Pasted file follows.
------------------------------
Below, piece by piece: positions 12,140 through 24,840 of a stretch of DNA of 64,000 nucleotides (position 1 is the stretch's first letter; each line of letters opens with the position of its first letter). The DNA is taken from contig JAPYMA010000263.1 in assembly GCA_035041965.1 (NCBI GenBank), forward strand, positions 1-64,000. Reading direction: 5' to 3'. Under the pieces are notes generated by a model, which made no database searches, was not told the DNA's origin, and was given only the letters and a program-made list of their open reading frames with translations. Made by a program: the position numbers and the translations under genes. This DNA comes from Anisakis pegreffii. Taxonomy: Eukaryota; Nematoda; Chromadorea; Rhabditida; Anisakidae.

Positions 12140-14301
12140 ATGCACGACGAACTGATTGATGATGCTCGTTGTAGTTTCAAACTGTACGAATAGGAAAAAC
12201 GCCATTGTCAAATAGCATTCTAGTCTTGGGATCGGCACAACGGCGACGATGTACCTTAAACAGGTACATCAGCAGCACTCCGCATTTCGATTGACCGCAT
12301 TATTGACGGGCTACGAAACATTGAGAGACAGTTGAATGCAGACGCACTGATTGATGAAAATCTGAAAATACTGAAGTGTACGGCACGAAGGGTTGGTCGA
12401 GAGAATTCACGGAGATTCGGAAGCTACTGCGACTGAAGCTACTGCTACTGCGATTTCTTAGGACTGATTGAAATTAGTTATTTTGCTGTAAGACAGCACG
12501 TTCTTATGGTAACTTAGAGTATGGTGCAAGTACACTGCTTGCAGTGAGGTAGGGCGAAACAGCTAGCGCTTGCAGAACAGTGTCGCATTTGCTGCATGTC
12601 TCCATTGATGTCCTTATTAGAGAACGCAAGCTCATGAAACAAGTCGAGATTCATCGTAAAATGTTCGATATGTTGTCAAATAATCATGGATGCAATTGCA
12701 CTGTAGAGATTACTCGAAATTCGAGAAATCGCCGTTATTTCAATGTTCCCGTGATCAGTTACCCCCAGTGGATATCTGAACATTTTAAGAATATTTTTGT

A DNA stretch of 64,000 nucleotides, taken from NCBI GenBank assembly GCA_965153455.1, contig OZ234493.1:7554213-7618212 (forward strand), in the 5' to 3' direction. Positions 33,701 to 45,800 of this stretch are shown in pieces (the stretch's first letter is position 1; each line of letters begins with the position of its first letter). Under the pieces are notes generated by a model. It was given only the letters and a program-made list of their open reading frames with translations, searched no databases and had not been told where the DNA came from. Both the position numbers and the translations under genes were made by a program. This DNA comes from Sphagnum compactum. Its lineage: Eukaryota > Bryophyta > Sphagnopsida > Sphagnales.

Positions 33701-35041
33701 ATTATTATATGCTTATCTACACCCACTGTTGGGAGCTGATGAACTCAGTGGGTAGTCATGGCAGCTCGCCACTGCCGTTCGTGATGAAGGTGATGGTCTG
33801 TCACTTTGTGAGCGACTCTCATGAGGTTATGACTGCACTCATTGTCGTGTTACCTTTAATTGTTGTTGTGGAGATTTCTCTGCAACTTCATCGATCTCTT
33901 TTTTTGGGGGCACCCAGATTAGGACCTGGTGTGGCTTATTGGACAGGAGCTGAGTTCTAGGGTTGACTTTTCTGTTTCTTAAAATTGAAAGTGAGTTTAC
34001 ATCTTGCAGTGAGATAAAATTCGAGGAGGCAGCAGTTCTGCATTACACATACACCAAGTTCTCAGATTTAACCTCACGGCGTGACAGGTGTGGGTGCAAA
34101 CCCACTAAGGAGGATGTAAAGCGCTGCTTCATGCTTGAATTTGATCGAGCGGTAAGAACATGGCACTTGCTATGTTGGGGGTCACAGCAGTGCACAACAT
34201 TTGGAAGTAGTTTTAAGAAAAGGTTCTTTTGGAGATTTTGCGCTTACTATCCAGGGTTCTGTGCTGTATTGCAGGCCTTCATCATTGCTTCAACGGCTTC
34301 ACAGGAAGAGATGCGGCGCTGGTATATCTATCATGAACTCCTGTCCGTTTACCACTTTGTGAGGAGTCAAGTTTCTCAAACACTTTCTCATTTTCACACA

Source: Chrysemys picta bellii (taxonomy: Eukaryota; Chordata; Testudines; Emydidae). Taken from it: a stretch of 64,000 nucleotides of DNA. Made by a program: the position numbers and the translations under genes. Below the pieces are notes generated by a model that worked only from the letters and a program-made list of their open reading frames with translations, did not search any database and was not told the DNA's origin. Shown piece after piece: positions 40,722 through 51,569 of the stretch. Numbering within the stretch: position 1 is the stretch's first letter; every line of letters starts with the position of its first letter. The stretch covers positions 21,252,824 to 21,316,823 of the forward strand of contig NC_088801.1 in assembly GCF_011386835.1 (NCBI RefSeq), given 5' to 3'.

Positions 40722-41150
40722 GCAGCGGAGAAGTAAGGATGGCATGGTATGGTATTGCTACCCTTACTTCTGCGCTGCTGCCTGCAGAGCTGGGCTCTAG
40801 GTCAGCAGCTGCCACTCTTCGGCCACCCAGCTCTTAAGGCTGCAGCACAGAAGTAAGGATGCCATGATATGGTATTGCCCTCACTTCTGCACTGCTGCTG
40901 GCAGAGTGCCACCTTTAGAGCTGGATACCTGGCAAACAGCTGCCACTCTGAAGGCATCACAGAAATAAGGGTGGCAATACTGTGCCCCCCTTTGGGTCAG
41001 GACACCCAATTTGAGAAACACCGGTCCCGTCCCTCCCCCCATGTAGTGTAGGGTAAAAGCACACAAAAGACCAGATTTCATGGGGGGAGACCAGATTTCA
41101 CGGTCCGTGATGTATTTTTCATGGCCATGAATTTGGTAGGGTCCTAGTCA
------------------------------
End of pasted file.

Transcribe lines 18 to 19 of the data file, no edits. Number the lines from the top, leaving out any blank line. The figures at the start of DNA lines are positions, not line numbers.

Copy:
34301 ACAGGAAGAGATGCGGCGCTGGTATATCTATCATGAACTCCTGTCCGTTTACCACTTTGTGAGGAGTCAAGTTTCTCAAACACTTTCTCATTTTCACACA

Source: Chrysemys picta bellii (taxonomy: Eukaryota; Chordata; Testudines; Emydidae). Taken from it: a stretch of 64,000 nucleotides of DNA. Made by a program: the position numbers and the translations under genes. Below the pieces are notes generated by a model that worked only from the letters and a program-made list of their open reading frames with translations, did not search any database and was not told the DNA's origin. Shown piece after piece: positions 40,722 through 51,569 of the stretch. Numbering within the stretch: position 1 is the stretch's first letter; every line of letters starts with the position of its first letter. The stretch covers positions 21,252,824 to 21,316,823 of the forward strand of contig NC_088801.1 in assembly GCF_011386835.1 (NCBI RefSeq), given 5' to 3'.